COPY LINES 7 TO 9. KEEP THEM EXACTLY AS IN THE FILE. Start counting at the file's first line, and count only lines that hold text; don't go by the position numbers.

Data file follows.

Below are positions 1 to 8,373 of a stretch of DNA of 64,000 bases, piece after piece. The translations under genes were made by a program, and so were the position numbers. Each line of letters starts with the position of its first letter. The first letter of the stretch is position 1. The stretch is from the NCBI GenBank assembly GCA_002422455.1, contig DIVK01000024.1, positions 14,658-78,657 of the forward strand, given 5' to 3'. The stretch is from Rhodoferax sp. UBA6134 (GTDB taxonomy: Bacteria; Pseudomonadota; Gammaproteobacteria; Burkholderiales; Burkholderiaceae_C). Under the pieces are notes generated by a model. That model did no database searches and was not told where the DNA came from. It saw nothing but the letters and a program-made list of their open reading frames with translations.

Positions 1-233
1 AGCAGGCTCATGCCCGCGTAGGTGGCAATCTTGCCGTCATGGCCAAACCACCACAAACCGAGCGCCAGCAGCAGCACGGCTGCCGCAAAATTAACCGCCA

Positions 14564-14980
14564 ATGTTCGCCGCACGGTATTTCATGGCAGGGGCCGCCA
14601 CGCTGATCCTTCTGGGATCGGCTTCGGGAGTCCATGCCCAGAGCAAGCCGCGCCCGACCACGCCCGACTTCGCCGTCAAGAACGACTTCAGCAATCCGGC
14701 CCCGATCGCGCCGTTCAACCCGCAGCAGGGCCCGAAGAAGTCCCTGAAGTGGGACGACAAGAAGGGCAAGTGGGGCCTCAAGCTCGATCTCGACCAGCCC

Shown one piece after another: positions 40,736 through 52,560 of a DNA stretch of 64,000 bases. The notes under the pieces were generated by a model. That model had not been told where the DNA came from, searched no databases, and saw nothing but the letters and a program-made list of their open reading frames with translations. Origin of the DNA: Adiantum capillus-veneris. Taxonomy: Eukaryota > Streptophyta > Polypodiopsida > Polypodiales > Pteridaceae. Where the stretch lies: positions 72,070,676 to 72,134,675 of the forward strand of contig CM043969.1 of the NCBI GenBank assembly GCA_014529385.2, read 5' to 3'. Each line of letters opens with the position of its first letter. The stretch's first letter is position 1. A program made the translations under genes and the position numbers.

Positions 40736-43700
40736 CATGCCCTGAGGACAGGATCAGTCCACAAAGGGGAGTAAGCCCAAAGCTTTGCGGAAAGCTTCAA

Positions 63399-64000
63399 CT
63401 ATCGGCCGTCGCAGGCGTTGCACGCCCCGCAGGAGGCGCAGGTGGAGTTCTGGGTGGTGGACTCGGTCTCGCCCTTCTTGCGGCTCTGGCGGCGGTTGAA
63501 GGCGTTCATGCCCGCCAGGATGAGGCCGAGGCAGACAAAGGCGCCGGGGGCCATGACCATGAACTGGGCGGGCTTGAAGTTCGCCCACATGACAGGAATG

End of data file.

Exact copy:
14701 CCCGATCGCGCCGTTCAACCCGCAGCAGGGCCCGAAGAAGTCCCTGAAGTGGGACGACAAGAAGGGCAAGTGGGGCCTCAAGCTCGATCTCGACCAGCCC

Shown one piece after another: positions 40,736 through 52,560 of a DNA stretch of 64,000 bases. The notes under the pieces were generated by a model. That model had not been told where the DNA came from, searched no databases, and saw nothing but the letters and a program-made list of their open reading frames with translations. Origin of the DNA: Adiantum capillus-veneris. Taxonomy: Eukaryota > Streptophyta > Polypodiopsida > Polypodiales > Pteridaceae. Where the stretch lies: positions 72,070,676 to 72,134,675 of the forward strand of contig CM043969.1 of the NCBI GenBank assembly GCA_014529385.2, read 5' to 3'. Each line of letters opens with the position of its first letter. The stretch's first letter is position 1. A program made the translations under genes and the position numbers.

Positions 40736-43700